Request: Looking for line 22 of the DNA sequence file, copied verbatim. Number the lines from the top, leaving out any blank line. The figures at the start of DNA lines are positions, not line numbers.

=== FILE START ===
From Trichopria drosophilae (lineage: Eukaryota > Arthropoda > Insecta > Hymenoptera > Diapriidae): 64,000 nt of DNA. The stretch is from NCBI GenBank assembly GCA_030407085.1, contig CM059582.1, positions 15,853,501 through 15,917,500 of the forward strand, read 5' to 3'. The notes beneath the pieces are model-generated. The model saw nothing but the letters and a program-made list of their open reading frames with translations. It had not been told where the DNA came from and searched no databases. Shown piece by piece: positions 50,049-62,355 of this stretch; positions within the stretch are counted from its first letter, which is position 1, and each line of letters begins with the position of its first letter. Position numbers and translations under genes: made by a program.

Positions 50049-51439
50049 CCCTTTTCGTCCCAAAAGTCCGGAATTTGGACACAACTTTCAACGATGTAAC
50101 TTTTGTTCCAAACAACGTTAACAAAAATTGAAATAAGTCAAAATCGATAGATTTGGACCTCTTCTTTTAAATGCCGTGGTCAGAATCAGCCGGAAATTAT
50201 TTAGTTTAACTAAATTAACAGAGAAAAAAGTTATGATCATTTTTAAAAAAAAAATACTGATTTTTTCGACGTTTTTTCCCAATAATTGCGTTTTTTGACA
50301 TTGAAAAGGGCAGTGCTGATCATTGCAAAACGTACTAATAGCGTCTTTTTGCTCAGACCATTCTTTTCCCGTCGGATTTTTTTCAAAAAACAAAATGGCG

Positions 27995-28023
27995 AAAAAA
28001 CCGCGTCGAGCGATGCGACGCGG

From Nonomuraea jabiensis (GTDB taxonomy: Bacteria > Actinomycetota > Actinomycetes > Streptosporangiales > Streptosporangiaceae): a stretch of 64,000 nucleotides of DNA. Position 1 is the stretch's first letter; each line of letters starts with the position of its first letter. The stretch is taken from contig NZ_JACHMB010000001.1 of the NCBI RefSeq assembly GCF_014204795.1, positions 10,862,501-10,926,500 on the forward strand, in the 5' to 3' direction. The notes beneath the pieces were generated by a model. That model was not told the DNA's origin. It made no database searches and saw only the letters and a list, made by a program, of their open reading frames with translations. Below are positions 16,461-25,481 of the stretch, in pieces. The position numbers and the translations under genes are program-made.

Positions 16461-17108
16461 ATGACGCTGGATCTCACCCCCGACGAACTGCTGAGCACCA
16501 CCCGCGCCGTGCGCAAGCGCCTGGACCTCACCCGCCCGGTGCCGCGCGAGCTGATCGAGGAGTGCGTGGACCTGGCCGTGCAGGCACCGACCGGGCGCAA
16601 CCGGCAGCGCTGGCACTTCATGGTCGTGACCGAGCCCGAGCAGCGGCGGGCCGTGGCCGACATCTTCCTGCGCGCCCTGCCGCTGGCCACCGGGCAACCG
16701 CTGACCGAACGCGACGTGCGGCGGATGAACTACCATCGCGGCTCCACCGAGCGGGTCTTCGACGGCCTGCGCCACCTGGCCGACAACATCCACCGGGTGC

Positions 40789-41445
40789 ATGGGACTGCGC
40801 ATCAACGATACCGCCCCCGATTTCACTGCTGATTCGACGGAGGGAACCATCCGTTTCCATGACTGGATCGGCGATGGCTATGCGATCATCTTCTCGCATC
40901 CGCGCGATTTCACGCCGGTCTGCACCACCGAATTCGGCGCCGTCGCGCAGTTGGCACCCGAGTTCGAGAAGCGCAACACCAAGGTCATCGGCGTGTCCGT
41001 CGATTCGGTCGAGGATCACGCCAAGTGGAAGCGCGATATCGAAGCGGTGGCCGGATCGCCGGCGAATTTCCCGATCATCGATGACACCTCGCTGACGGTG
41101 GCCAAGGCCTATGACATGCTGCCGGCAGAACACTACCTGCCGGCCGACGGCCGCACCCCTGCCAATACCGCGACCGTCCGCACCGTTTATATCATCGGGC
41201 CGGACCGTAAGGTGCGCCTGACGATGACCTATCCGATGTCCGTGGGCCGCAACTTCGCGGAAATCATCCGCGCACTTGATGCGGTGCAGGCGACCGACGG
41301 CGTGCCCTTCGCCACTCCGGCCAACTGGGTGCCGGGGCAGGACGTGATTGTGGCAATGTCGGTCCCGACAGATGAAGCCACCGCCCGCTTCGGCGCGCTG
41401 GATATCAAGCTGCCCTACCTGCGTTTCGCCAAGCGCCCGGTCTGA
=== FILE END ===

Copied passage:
41201 CGGACCGTAAGGTGCGCCTGACGATGACCTATCCGATGTCCGTGGGCCGCAACTTCGCGGAAATCATCCGCGCACTTGATGCGGTGCAGGCGACCGACGG